One of the most popular additions to the average estate plan is a living trust. One reason that living trusts are so commonly found in an estate plan is that they are extremely flexible, meaning they can help achieve a wide range of estate planning goals. If you are considering the addition of a living trust to your estate plan, the Waukegan living trust attorneys at Hedeker Law Ltd. suggest you ask yourself the following questions when creating your trust.
- What is your trust purpose? A living trust can be used to achieve numerous estate planning goals. Before you sit down to create your trust agreement, take some time to define the purpose of your trust with as much specificity as possible. Narrowing down the purpose and goals of your living trust makes creating the trust easier and increases the odds of your trust working as intended. If you are no longer here, and questions arise regarding the administration of your trust, the Trustee, or even a judge may need to rely on your stated trust purpose when answering those questions.
- What type of living trust do you need? Trusts can be broadly divided into one of two categories – testamentary or living (inter vivos) trusts. Testamentary trusts are typically activated by a provision in the Settlor’s Last Will and Testament and, therefore, do not become active during the lifetime of the Settlor. Conversely, a living trust activates during the Settlor’s lifetime. Living trusts can be sub-divided into revocable and irrevocable living trusts. If the trust is a revocable living trust, as the name implies, the Settlor may modify or terminate the trust at any time and for any reason. An irrevocable living trust, on the other hand, cannot be modified or revoked by the Settlor at any time nor for any reason once active. Your trust purpose will typically determine which type of trust you need to create.
- Who should be your Trustee? Your choice of Trustee will go a long way in determining whether your living trust succeeds or fails. Your Trustee is responsible for managing and investing trust assets as well as administering the trust. The duties and responsibilities of a Trustee are numerous and diverse. Given the important role your Trustee requiring you to spend a considerable amount of time deciding who to appoint as your Trustee. Ideally, your Trustee should have a legal and/or financial background to ensure that he/she is capable of administering the trust successfully. Avoid making the common mistake of appointing a spouse or family member as your Trustee unless he/she is truly qualified and capable of administering the trust. Depending on the size and complexity of your trust, choosing a professional Trustee may be your best option.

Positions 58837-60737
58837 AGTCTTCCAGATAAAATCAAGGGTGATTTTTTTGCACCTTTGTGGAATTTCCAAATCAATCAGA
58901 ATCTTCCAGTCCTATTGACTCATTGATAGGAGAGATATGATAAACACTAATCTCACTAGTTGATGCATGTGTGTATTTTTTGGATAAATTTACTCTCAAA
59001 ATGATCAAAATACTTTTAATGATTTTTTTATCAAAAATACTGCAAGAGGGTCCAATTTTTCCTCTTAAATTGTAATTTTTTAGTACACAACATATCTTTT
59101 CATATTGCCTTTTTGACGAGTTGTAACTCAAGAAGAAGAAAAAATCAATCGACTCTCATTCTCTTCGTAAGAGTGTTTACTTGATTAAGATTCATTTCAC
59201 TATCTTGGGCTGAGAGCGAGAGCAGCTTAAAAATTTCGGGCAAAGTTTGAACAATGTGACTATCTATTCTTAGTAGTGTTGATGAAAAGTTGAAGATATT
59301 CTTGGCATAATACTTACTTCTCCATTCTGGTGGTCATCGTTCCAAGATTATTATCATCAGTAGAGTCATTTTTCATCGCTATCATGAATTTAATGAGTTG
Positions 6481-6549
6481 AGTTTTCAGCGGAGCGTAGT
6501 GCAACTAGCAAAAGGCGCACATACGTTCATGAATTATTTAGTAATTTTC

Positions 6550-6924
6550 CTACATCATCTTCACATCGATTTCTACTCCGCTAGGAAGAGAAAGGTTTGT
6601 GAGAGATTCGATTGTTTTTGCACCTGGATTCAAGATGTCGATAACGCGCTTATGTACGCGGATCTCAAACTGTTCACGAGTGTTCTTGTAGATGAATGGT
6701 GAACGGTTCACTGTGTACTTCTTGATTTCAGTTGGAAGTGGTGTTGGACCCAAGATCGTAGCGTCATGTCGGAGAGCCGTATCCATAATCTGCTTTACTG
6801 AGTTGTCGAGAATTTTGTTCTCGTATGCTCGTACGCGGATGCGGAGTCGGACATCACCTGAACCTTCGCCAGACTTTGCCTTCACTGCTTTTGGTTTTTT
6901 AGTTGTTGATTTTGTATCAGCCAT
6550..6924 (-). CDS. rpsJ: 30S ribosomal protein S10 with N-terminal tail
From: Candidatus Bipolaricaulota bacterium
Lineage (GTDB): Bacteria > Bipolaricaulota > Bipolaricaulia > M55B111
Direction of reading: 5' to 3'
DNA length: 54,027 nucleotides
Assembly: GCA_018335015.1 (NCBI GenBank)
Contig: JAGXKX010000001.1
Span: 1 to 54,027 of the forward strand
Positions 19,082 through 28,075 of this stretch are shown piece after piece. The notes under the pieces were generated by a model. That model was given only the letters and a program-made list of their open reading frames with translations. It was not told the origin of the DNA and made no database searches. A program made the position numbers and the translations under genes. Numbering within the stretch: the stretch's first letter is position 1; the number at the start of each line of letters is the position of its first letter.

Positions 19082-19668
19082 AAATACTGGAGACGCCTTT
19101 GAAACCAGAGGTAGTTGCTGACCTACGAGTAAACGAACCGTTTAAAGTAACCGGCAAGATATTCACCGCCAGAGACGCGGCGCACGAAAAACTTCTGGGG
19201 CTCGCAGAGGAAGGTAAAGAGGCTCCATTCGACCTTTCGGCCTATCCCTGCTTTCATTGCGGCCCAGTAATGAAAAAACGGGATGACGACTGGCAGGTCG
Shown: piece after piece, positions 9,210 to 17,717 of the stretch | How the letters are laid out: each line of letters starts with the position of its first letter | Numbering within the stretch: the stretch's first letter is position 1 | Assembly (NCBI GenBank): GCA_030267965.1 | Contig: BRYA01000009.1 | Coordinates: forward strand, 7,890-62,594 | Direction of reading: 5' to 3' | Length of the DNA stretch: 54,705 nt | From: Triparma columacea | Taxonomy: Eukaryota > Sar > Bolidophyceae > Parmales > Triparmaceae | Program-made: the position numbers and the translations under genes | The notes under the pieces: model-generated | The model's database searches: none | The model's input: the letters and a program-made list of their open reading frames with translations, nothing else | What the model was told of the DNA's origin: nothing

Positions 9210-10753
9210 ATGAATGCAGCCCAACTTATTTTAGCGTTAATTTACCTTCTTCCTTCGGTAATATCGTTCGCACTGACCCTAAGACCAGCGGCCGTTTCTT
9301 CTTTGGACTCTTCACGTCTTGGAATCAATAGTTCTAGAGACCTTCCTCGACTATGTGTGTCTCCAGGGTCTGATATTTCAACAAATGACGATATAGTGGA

- Don’t DIY! The ease with which you can find DIY legal forms online makes it tempting to go that route; however, the DIY route is likely to cost you and your loved ones much more time and money in the long run than you save in the short run. Instead, allow your estate planning attorney to draft the trust for you.
- What trust terms are important to you? As the Settlor of the trust, you will decide on the terms used to administer the trust. You will use those terms to decide when assets can be distributed, how assets should be invested, and how much discretion you want your Trustee to have, among other things. As the Settlor, you can include any terms you wish as long as they are not illegal, impossible, or unconscionable.
- How will you fund your trust? You can use almost any type of assets to fund your trust; however, the trust purpose and type of trust created may dictate the type of assets you use. Then you must actually convert the assets into the name of the trust. This can be as simple as transferring cash into the trust or as complex as re-titling real property into the name of the trust.
Contact the Waukegan Living Trust Attorneys
For more information, please download our FREE estate planning worksheet. If you have additional questions or concerns regarding living trusts, or you are ready to get started creating your living trust, contact the experienced Waukegan living trust attorneys at Hedeker Law, Ltd. by calling (847) 913-5415 to schedule an appointment.